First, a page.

Top 5 Tuesday #45: Witches & Wytches

Top 5 Tuesday is a weekly meme created and hosted by Shanah, the Bionic Book Worm, and now managed by Meeghan at Meeghan Reads.

This week’s topic:

Top 5 witches

What are your favourite witchy books?

I’m attracted to stories about witches and have bought a few of them. However, I haven’t read as many of them as I thought I had, so these aren’t my favorite books about witches but instead are books I’ve read that have witches in them.

Wyrd Sisters by Terry Pratchett

The is the second book in the Witches subseries of Pratchett’s larger Discworld fantasy series. I’ve only read two of Pratchett’s books so far, this and Equal Rites, which is the first book in the Witches series. I enjoyed them. They are humorous and quite entertaining. I think I prefer Wyrd Sisters of the two. In it, witches plot to overthrow a tyrant.

Wytches, Vol. 1 by Scott Snyder, illus. by Jock

A horror comic book about a family that relocates to New Hamshire following a tragic incident and learn that there’s something weird about the woods there. The story is a bit creepy and is perfect for Halloween. I liked the father-daughter relationship in it and the colors used for the illustrations.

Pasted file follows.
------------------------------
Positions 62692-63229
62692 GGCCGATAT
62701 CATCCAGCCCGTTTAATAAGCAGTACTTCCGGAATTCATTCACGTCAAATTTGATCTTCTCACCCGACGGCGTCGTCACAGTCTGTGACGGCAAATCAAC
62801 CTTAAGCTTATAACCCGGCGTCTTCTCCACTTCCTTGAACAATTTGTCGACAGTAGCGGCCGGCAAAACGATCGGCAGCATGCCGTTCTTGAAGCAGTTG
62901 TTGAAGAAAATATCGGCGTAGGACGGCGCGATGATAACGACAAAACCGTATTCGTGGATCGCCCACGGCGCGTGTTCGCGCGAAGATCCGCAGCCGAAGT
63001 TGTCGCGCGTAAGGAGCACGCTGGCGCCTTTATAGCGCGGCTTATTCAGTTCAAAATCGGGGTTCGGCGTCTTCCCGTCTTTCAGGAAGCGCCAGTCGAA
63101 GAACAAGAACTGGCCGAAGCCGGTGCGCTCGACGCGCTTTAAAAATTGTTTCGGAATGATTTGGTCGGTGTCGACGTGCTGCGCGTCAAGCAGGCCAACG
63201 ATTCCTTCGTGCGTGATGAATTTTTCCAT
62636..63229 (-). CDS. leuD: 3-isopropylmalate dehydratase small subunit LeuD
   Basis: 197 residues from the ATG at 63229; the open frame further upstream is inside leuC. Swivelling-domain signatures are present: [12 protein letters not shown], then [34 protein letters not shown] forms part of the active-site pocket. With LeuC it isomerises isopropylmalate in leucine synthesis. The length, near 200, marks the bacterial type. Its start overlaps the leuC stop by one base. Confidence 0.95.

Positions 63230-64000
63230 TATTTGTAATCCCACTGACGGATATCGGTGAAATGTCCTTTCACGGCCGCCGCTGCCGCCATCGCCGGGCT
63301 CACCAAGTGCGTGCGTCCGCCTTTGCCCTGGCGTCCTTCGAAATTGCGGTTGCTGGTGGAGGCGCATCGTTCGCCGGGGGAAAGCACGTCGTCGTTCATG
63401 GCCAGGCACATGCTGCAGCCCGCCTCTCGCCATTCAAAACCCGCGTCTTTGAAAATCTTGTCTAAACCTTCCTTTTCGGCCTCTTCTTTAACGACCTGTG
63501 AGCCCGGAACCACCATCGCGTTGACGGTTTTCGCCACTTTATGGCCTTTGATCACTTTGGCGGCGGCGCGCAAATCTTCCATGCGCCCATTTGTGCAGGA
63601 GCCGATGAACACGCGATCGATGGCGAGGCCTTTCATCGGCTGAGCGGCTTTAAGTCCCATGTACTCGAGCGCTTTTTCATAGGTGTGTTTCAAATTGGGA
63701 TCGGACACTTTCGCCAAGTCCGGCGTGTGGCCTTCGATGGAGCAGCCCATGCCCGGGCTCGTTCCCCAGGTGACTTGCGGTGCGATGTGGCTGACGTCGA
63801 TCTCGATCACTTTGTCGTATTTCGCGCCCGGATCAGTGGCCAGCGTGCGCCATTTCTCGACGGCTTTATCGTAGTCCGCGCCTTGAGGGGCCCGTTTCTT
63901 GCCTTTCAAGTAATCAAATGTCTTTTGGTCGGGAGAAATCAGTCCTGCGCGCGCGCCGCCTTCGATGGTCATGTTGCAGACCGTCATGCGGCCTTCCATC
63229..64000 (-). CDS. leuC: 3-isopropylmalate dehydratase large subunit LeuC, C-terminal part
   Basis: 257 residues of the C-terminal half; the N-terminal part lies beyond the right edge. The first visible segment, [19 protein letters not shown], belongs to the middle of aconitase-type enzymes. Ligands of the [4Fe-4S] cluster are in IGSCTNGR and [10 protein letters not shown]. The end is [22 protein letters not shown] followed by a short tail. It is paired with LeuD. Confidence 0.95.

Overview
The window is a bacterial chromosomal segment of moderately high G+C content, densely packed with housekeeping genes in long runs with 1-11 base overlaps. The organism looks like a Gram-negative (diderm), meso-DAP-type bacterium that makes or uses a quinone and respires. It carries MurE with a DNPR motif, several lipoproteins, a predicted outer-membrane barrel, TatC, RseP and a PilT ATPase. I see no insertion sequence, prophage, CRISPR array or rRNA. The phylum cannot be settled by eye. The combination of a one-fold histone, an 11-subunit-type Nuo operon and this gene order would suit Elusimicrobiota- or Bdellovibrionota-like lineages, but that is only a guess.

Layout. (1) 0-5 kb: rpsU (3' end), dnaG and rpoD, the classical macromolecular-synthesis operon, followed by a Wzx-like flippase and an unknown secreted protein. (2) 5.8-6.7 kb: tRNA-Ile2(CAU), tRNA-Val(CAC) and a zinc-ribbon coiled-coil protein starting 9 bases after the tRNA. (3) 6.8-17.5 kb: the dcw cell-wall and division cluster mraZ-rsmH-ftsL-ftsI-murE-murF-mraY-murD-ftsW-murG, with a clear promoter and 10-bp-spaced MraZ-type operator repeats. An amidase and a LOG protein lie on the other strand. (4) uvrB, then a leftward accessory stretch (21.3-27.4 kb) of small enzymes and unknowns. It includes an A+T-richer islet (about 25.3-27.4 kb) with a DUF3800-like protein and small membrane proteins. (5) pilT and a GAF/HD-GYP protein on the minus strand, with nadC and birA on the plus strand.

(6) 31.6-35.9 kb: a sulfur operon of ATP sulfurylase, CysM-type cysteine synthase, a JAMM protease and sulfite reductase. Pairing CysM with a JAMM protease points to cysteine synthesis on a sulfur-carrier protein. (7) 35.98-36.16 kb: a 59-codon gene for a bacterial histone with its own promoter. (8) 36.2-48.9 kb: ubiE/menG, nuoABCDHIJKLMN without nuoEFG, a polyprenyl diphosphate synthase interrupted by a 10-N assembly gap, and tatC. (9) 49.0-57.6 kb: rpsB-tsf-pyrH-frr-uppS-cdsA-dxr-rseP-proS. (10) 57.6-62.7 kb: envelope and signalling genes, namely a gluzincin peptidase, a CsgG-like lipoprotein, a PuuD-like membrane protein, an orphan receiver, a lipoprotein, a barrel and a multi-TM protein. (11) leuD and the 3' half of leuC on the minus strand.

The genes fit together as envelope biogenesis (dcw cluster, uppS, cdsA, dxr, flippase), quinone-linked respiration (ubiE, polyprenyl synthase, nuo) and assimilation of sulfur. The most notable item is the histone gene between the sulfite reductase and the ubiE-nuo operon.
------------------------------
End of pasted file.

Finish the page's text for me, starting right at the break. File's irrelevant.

The Apprentice Witch by James Nicol

The first in a middle grade fantasy series about a girl who becomes an apprentice witch in a small, backwater town after flunking her witch exam. I liked the story but thought it didn’t adequately explain some things or show how certain relationships develop. However, I would like to read the second book. The story was interesting.

Witch Hat Atelier, Vol. 1 by Kamome Shirahama (illus.)

The first in a manga series about a girl who loves magic and wants to become a witch and is able to do so after a fateful accident. I love the illustrations and was very entertained by the story. I’ve since bought all the volumes in the series (about six) and intend to continue with it soon.

Sylvania, #1 by Kristin Kemper (illus.)